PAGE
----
Priority questions for biodiversity conservation in the Mediterranean Basin
Beja, P., Ancilloto, L., Arianoutsou, M., Brotons, L., Clavero, M., Dimitrakopoulos, P., Filipe, A. F., Frankenberg, E., Martinoli, A., Olsvig-Whittaker, L., Russo, D., Thompson, J. and Moreira, F. (2018). Priority questions for biodiversity conservation in the Mediterranean Basin. 5th European Congress of Conservation Biology. doi: 10.17011/conference/eccb2018/107715
© the Authors, 2018
The Mediterranean Basin is considered one of the world’s biodiversity hotspots, harbouring particularly high species richness and endemicity of taxonomic groups such as plants. This hotspot is unique at the global scale, because it has a history of intense anthropogenic influences that dates back to thousands of years, and where the current high-levels of biodiversity have thus been able to coexist with humans for millennia. Despite this long history of coexistence, biodiversity in the Mediterranean Basin is at risk due to a number of old and new anthropogenic stressors, including fast land use changes, overexploitation of natural resources, and global climate change. To tackle these problems, researchers should concentrate their efforts in answering questions that can have a true impact on the success of conservation programs, but there is at present considerable uncertainty on what these questions might be. To identify these questions, a group of scientists from Portugal, Spain, France, Greece, Italy and Israel have worked to identify priority questions that, if answered, would have a high probability of increasing the success of actions targeted at the conservation of Mediterranean biological diversity. This was part of a larger initiative covering the five Mediterranean regions of the world (Mediterranean Basin, California, Australia, Chile and South Africa), which was organised under the scope of the Society for Conservation Biology (SCB) – Europe Section and the International Society of Mediterranean Ecologists (ISOMED). Here we present the first results of this exercise, which is expected to be extended in the near future to other countries in the Mediterranean Basin. The study was based on enquiries targeted at individuals from a number of stakeholder types, including research institutions, environmental non-governmental organizations, environmental consultancy companies, organizations linked to land management (e.g., farmers, hunters), governmental agencies, and large business corporations. We obtained replies from 92 respondents, which suggested a total of 830 questions, divided in 11 major topics. After eliminating questions that were out of scope given the objectives of the study, the three topics most referred to by respondents were related to governance, species management, and farming and forestry, while other important topics were public participation and social sciences, climate change, and impact assessment. The results obtained highlight the importance of interdisciplinary research linking natural and social scientists, which is needed to understand how environmental and socioeconomic drivers interact to shape biodiversity patterns and trends, and to develop and optimise the models of governance and public engagement that are required to preserve biodiversity in the face of such drivers. ...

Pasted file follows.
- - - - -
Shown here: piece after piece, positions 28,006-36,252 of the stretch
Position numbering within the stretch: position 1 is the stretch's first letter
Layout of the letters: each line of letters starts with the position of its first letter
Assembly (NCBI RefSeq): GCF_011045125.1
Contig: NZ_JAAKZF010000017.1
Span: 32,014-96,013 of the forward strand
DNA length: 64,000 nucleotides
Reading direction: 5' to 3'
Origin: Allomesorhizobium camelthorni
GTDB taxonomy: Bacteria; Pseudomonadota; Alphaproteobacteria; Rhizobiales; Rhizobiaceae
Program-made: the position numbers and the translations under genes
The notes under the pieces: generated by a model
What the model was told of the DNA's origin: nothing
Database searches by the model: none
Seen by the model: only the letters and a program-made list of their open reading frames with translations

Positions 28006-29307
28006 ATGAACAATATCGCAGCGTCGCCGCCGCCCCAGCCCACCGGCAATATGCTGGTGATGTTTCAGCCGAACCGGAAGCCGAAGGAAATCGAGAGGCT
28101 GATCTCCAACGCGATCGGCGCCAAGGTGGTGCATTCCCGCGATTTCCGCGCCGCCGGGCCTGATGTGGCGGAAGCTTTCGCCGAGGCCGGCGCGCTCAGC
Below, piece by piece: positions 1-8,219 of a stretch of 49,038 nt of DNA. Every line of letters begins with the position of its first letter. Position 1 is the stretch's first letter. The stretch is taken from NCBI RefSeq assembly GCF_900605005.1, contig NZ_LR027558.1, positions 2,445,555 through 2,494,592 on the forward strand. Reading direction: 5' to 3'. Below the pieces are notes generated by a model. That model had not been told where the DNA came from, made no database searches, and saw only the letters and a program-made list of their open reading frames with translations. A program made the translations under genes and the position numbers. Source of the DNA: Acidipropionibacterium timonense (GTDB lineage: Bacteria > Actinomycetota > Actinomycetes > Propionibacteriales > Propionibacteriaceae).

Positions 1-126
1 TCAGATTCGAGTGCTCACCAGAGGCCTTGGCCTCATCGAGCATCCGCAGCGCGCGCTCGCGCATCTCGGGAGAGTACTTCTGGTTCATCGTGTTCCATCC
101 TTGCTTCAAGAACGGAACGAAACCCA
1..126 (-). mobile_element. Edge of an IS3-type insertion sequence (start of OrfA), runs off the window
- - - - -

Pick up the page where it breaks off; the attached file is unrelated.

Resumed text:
PublisherOpen Science Centre, University of Jyväskylä
ConferenceECCB2018: 5th European Congress of Conservation Biology. 12th - 15th of June 2018, Jyväskylä, Finland
MetadataShow full item record
- ECCB 2018 
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